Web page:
When Governor Matt Blunt made Medicaid cuts in 2005, more than 100,000 Missourians were affected.
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|Description: The program and eligibility changes included in this budget were not easily reached decisions. But we have put off the tough decisions for too long. Now is the time for decisive action. Missourians can no longer afford the second most expensive Medicaid program in the United States.|
Just months after that address to lawmakers by Blunt, the legislature approved his proposed cuts in Medicaid by a near party-line vote.
But the issue was far from resolved. Democrats continue to argue for restoration of the cuts. And Republicans, including Blunt himself, have proposed alternative plans for expanding government-funded health care coverage.
Republican candidate Kenny Hulshof proposes his HealthMAX program. This would be available to every Missourian, be portable across jobs and be available to both businesses and individuals.
HealthMAX would provide plans connected to Health Savings Accounts to low-income Missourians, which the state would pay the premiums for.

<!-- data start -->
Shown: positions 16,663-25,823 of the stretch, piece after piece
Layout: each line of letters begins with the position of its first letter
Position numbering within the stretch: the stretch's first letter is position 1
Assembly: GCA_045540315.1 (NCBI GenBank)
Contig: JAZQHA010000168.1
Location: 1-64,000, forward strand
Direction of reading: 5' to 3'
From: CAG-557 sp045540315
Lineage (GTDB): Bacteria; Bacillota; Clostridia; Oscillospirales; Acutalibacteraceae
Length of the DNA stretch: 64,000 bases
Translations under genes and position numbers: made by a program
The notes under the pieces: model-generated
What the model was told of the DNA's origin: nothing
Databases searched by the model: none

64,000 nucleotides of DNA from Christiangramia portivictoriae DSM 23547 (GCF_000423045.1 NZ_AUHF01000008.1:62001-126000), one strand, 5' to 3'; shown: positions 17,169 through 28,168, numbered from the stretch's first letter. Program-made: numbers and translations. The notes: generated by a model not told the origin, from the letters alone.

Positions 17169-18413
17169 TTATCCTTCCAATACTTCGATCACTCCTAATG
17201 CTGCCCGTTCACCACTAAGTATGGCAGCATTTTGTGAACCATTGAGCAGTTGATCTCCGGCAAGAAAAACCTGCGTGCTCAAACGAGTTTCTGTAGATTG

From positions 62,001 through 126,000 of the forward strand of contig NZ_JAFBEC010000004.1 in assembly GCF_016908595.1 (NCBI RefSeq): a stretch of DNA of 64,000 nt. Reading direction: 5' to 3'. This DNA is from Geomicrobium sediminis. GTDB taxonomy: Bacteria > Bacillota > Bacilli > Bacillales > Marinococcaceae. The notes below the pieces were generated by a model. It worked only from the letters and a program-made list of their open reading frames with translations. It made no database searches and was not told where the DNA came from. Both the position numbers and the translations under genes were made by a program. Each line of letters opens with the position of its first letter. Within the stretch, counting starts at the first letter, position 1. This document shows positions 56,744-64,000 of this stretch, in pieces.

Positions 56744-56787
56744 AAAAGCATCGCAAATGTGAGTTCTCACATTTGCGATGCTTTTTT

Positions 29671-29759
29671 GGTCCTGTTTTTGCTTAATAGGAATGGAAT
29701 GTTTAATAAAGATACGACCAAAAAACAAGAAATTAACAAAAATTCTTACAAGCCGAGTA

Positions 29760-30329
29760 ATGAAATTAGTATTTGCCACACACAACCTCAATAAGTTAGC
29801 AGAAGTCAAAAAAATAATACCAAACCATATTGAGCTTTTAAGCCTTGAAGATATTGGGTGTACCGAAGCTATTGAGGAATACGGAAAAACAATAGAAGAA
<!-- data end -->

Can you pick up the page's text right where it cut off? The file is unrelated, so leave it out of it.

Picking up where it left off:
Republican Hulshof describes the cost of the program:
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|Description: The way we pay for it is about a $50 million hit to general revenue. We have a number of ways to help pay for it with our savings. I think we can find about 3 percent savings within the current Healthnet. We also look to Missouri Foundations for Health which has about 1.4 to 1.8 billion dollars in assets that we could provide a funding stream to help make this available.|
Although Hulshof agreed with the 2005 healthcare cuts, Jay Nixon says he would restore these slashed cuts and increase healthcare for children through the State Children's Health Insurance Program.
Compared to Hulshof's, Nixon's plan is more tax-based.
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|Description: Sixty percent of my plan is already paid for in a sense that Missourians pay the taxes that go to other states. So most of these programs are federal state match programs. For kids it's 70-30, for adults it's 60-40, so when we talk about paying for it you got to be smart about getting these federal dollars in play, especially in these kids's programs where it's 70 percent federal, 30 percent state. Literally we're putting up one dollar and getting two dollars back. The rest of the cost for the program is a priority for me.|
With a high number of uninsured in Missouri, implementing cost-effective healthcare to all Missourians will be a large hurdle for the next governor. Reporting from Jefferson City, I'm Rebecca Layne.